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Fall 2020 CNS Honors Seminars

The NSC 110H seminars below are restricted to Dean's Scholars, Health Science Scholars, and Polymathic Scholars.

Getting In: Honors, Diversity, and the American Dream
What Makes Us Human?
Wellness 101: The Honors Student Edition
Bob Dylan and Our Lives
Rogue Medicine: Groundbreaking or Quackery?
The Master and Margarita
The Science of Mindfulness, the Art of Attention
The Science of Monsters
Emerging Treatments for Cancers and Infectious Diseases
The Literature of Science
2020: It's Time for Another Presidential Election
Health Communication
Mapping the Human Cortex
Narrative, Theater, and the Illness Experience
Difficult Discussions in Health

  

Getting In: Honors, Diversity, and the American Dream
Melissa Taylor and Madison Searle
Unique: 46185
Thursday 2-3pm
WCH 1.108
REQUIRED: Paul Tough, The Years That Matter Most: How College Makes or Breaks Us
Many scholars argue that the American dream – the idea that equal opportunity exists for anyone who works hard – is becoming less accessible. Is our higher education system partly to blame? 

The most selective schools in the country continue to be remarkable engines of social mobility. If your family has little money but you attend an Ivy-level college, your economic future is nearly as bright as if you'd been raised by millionaires. The problem is that very few students who don't come from money, disproportionately students of color, get in. We contend that the benefits of and access to honors programs at flagship universities are analogous to the Ivies.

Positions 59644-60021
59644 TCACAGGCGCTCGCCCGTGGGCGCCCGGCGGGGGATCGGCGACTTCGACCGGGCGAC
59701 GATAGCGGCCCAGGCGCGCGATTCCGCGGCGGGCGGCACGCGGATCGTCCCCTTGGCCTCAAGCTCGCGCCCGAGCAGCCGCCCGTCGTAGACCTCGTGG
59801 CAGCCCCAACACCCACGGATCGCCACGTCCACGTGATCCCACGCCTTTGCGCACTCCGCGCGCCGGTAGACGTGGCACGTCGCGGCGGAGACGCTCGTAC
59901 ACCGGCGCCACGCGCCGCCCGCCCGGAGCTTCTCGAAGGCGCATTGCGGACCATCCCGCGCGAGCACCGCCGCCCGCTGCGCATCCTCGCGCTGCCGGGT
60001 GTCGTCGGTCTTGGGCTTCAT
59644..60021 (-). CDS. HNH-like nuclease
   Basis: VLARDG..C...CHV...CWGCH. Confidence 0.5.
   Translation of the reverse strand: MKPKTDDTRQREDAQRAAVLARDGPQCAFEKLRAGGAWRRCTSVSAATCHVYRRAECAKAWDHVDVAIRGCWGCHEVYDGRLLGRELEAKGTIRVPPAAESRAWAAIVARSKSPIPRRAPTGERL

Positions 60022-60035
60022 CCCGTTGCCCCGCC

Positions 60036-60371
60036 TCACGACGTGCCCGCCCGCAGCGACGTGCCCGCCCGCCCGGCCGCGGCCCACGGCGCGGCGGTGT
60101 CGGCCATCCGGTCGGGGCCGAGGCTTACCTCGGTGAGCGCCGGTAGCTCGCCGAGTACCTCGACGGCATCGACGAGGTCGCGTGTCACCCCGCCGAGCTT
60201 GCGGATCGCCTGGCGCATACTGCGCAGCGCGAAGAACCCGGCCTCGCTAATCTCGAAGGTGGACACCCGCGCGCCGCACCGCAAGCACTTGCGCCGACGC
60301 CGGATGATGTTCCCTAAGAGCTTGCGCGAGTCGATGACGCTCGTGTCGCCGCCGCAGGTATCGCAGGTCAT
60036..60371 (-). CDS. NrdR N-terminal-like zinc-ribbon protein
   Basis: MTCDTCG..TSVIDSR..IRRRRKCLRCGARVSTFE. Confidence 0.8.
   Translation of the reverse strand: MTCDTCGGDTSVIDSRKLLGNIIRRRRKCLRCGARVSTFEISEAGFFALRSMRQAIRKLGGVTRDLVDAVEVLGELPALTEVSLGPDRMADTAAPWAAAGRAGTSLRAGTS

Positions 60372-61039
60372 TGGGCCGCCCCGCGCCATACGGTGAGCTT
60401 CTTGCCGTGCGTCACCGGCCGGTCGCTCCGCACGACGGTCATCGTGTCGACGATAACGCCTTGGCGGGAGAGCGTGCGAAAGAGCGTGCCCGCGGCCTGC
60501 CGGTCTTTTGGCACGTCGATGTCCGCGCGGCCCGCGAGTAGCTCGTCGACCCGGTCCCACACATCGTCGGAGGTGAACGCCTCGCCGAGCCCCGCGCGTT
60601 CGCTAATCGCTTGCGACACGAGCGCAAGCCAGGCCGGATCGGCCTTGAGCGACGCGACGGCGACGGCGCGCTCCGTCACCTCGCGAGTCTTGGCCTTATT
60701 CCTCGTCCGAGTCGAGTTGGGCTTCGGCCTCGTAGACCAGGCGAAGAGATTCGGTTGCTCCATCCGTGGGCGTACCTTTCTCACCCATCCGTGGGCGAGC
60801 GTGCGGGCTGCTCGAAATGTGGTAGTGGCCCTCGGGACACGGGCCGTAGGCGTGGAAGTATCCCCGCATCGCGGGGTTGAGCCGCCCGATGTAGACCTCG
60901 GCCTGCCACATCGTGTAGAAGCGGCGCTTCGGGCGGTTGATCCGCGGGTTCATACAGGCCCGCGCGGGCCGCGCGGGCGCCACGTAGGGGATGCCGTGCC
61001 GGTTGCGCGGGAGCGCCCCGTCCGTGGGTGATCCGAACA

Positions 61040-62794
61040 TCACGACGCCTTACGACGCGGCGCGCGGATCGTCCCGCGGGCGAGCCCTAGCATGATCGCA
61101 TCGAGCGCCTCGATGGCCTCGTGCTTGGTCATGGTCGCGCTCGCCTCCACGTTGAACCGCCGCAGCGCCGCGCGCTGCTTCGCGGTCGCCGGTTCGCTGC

Paul Tough's 2019 book will provide the foundation for exploring several questions he doesn't address. Some of the most pressing: What are the barriers to creating a more diverse community in honors programs? How can these programs' benefits be extended to a wider circle of deserving students? What can current students, faculty and administrators at this public university do to create a population that looks like the state that sustains it?

What Makes Us Human?
Inder Saxena
Unique: 46190

Monday 10-11am
PAI 5.42 
The human species is one of many species that inhabits this planet. Although there is a common evolutionary origin to all life forms, and common features exist between the different groups of organisms, certain characteristics distinguish each species from all others. In this sense, each species is unique, but it is the uniqueness of the human species that is of interest to most. This question of what makes us human has been addressed by thinkers, writers, evolutionary biologists and many others in the past. With the availability of genome sequences of not only modern humans, but also extinct species such as Neanderthals and Denisovans, one can now make much better comparisons and approach this question at a much higher biological resolution.

This course will view the question of what makes us human from a variety of perspectives, including literary, cultural, social and biological. Topics to be discussed in the course will be made known at the beginning of the semester and each student will make a presentation on one of the given topics. In every class meeting, students will be given an opportunity to express their opinion in a discussion on the topic of presentation.

"Our dream is to one day uncover the essence of what makes us human."
- Paul Allen, Microsoft co-founder, in an announcement pledging support for the Allen Institute for Brain Science in Seattle.

Wellness 101: The Honors Student Edition
Kelsey Lammy
Unique: 46195

Tuesday 2-3:15pm
TBD